Orioles bullpen's left-handed-hitter problem persists

Baltimore Orioles relief pitcher Mychal Givens left, reacts as New York Yankees' Chase Headley, right, runs the bases after hitting a two-run home run during the eighth inning of a baseball game Tuesday, July 19, 2016, in New York.

OAKLAND, Calif. — The Orioles bullpen has struggled all season to get left-handed hitters out while bridging the middle innings to the late-inning lockdown arms, and the problem has followed the club into August.

The July 29 signing of reliever Logan Ondrusek, a right-hander with a history of success against left-handed batters, was supposed to help, but he has struggled in that role early on. Add in All-Star reliever Brad Brach's sudden missteps against lefties and the Orioles are now having difficulty handing the game over to setup man Darren O'Day and closer Zach Britton.


"It's been a challenge for us," manager Buck Showalter said, "but we've been able to overcome it for most of the season."

The team's week in the San Francisco Bay Area is bad timing for such woes. The Orioles are facing an Oakland Athletics team that stacks left-handers at the top of its batting order against right-handed starters and will play a San Francisco Giants team that frequently starts five lefties and one switch-hitter against right-handers, including four in the top five in the batting order.


It's a problem that cropped up when left-hander Brian Matusz, who had served in the situational lefty role for much of the past four seasons, struggled upon his return from the disabled list in late April. When the team traded Matusz on May23, it left a void the Orioles are still trying to fill.

The problem was never more glaring than in the Orioles' 3-2 loss to the A's on Monday night at Oakland-Alameda County Coliseum. With the Orioles trailing by a run, manager Buck Showalter turned to Ondrusek against a lefty-heavy part of the lineup.

Ondrusek issued a leadoff walk to No.9 batter Ryon Healy, a right-hander, then allowed a two-out RBI single to left-handed-hitting Stephen Vogt that scored Healy. That run, which gave Oakland a 3-1 lead, proved to be pivotal after Manny Machado's homer in the eighth inning made it a one-run game.

Ondrusek has held left-handed batters to a .239 average over his major league career, a trend that he continued the past two seasons in Japan. Executive vice president Dan Duquette, who was searching for a left-handed reliever before the nonwaiver trade deadline, said signing Ondrusek to a major league deal after he left Japan was a potential solution to the Orioles' situational lefty relief problems.

But after Vogt's hit, left-handed hitters were 3-for-7 against Ondrusek this season. Meanwhile, he retired nine of the 11 right-handers he has faced — but that's not why he was signed.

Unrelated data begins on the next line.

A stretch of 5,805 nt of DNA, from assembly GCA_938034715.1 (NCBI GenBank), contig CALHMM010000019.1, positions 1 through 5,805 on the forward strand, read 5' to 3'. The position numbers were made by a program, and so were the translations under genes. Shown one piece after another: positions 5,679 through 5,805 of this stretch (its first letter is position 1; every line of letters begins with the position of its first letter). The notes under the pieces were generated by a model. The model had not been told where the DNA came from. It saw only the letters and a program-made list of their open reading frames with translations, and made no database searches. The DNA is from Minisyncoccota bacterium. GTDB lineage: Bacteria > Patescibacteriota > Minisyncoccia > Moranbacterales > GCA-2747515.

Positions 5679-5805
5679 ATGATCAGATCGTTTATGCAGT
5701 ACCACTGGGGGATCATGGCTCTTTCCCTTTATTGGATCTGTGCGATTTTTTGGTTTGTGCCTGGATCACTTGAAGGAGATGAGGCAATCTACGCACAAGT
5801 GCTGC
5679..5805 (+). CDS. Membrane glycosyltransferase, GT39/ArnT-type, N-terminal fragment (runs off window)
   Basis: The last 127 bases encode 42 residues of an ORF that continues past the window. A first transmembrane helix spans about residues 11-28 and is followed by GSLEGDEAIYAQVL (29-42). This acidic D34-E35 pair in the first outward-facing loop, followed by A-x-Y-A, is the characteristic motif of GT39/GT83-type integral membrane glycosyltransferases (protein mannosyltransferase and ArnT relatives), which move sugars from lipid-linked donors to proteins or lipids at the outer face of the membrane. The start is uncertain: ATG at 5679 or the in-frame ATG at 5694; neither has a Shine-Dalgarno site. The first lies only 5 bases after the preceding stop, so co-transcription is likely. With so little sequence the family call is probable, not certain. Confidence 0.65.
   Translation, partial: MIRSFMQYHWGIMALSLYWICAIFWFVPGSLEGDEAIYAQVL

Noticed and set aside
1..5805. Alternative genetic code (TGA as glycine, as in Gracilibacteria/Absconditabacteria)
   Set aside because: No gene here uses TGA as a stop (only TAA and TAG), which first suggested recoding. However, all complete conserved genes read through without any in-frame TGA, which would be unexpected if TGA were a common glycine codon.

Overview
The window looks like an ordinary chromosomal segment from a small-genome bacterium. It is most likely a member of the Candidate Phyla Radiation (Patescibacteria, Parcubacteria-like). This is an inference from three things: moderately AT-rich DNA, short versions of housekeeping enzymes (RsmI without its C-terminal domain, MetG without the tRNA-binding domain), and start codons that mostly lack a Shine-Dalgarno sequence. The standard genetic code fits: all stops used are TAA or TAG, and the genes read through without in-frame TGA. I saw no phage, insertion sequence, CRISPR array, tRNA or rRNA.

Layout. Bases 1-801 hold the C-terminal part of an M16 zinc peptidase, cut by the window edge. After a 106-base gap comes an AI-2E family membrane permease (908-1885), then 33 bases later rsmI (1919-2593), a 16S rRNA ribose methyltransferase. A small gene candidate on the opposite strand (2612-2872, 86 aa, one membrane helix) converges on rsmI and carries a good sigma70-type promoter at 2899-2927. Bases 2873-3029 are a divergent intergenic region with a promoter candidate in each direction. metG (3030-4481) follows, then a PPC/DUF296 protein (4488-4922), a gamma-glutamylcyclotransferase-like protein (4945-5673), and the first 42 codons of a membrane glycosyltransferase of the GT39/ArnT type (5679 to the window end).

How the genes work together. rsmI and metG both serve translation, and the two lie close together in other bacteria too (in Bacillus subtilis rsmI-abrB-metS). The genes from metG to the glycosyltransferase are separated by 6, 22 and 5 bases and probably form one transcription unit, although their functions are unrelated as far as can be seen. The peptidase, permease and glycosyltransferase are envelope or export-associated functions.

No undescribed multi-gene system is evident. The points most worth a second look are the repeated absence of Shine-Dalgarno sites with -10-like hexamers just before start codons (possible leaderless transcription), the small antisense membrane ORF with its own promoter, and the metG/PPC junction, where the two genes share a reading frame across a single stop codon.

Brach has often been Showalter's solution against left-handers this season, and Brach's success against lefties has been instrumental in his emergence as a lockdown reliever. But over his past six appearances, lefties are 7-for-16 with two walks. Before that, lefties were hitting just .233 against Brach this season.

Brach hasn't pitched as often or as well recently. Part of that is a reflection of how dominant Brach was in the first half — and how much he was used — but it's quite noticeable. Brach entered Tuesday night having pitched just four times since July 25 and had a 5.06 ERA over his past six outings.

Right-hander Mychal Givens struggled mightily against left-handed hitters earlier in the season, and despite his improvement, they entered Tuesday hitting .367 off him. The Orioles used Chaz Roe against lefties during Givens' struggles, but Roe was designated for assignment to make room for Ondrusek and he was claimed by the Atlanta Braves.


"Honestly, I think it's a matter of someone stepping up and getting over that mental hump because everyone keeps talking about it, harping on it," Brach said. "But at the end of the day, it's about getting hitters out, whether it's lefty or righty. They're major league hitters. You've got to get them out. That's really the biggest thing, trying to execute our pitches better and not let that righty-lefty thing affect us."

O'Day and Britton are exceptional against left-handed batters, but getting to them has been a struggle.

Showalter has talked often about how the lineups in the American League East aren't as left-handed as they used to be, but that's not the case in the National League. The Orioles will see that this weekend in San Francisco against the Giants.

"They can run six or seven out there, and will," Showalter said.

Rosters will expand next month, and left-handed relievers such as Donnie Hart and Ashur Tolliver could rejoin the Orioles after experiencing some success in limited situational lefty opportunities. But the Orioles first have to get through August, all while using a seven-man bullpen that includes two long relievers in Ubaldo Jimenez and Vance Worley.

"There are some things you can do Sept. 1, but obviously there are a lot of games between now and then," Showalter said. "You try to look at teams we're going to play. What it does is it allows teams to stack left-handed hitters back to back, which doesn't create as good a situation for guys like Darren."


Brach said the Orioles bullpen has the ability to get lefties out in the middle innings, but to him, it comes down to making pitches no matter what side of the plate a hitter is batting from.

"You've got to get hitters out, especially in the seventh, eighth, ninth innings," Brach said. "Regardless of who we're facing, we have to get them out. I don't think we necessarily need a lefty specialist, but I think we just need to execute our pitches better against lefties."